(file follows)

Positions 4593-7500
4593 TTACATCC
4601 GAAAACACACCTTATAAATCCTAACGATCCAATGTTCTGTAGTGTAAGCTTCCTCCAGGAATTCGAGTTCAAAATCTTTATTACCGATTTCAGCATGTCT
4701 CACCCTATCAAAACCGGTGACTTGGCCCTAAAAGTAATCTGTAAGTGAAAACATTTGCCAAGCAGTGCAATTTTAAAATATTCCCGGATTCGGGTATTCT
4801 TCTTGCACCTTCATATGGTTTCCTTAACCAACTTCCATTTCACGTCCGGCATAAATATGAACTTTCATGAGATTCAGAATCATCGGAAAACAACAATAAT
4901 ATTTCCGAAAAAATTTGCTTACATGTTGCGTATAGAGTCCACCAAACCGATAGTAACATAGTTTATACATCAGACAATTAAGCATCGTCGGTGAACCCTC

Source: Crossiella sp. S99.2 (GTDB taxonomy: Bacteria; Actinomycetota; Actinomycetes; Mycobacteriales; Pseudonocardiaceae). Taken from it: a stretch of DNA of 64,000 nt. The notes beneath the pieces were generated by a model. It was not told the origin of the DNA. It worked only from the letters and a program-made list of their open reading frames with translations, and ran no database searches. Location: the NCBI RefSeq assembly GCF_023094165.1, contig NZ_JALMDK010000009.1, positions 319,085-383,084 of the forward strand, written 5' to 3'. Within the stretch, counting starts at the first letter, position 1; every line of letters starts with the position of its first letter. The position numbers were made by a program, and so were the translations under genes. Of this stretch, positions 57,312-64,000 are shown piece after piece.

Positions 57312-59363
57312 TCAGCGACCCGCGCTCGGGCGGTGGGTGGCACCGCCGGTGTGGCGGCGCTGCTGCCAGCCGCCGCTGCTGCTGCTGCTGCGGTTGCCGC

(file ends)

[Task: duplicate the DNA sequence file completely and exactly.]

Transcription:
Positions 4593-7500
4593 TTACATCC
4601 GAAAACACACCTTATAAATCCTAACGATCCAATGTTCTGTAGTGTAAGCTTCCTCCAGGAATTCGAGTTCAAAATCTTTATTACCGATTTCAGCATGTCT
4701 CACCCTATCAAAACCGGTGACTTGGCCCTAAAAGTAATCTGTAAGTGAAAACATTTGCCAAGCAGTGCAATTTTAAAATATTCCCGGATTCGGGTATTCT
4801 TCTTGCACCTTCATATGGTTTCCTTAACCAACTTCCATTTCACGTCCGGCATAAATATGAACTTTCATGAGATTCAGAATCATCGGAAAACAACAATAAT
4901 ATTTCCGAAAAAATTTGCTTACATGTTGCGTATAGAGTCCACCAAACCGATAGTAACATAGTTTATACATCAGACAATTAAGCATCGTCGGTGAACCCTC

Source: Crossiella sp. S99.2 (GTDB taxonomy: Bacteria; Actinomycetota; Actinomycetes; Mycobacteriales; Pseudonocardiaceae). Taken from it: a stretch of DNA of 64,000 nt. The notes beneath the pieces were generated by a model. It was not told the origin of the DNA. It worked only from the letters and a program-made list of their open reading frames with translations, and ran no database searches. Location: the NCBI RefSeq assembly GCF_023094165.1, contig NZ_JALMDK010000009.1, positions 319,085-383,084 of the forward strand, written 5' to 3'. Within the stretch, counting starts at the first letter, position 1; every line of letters starts with the position of its first letter. The position numbers were made by a program, and so were the translations under genes. Of this stretch, positions 57,312-64,000 are shown piece after piece.

Positions 57312-59363
57312 TCAGCGACCCGCGCTCGGGCGGTGGGTGGCACCGCCGGTGTGGCGGCGCTGCTGCCAGCCGCCGCTGCTGCTGCTGCTGCGGTTGCCGC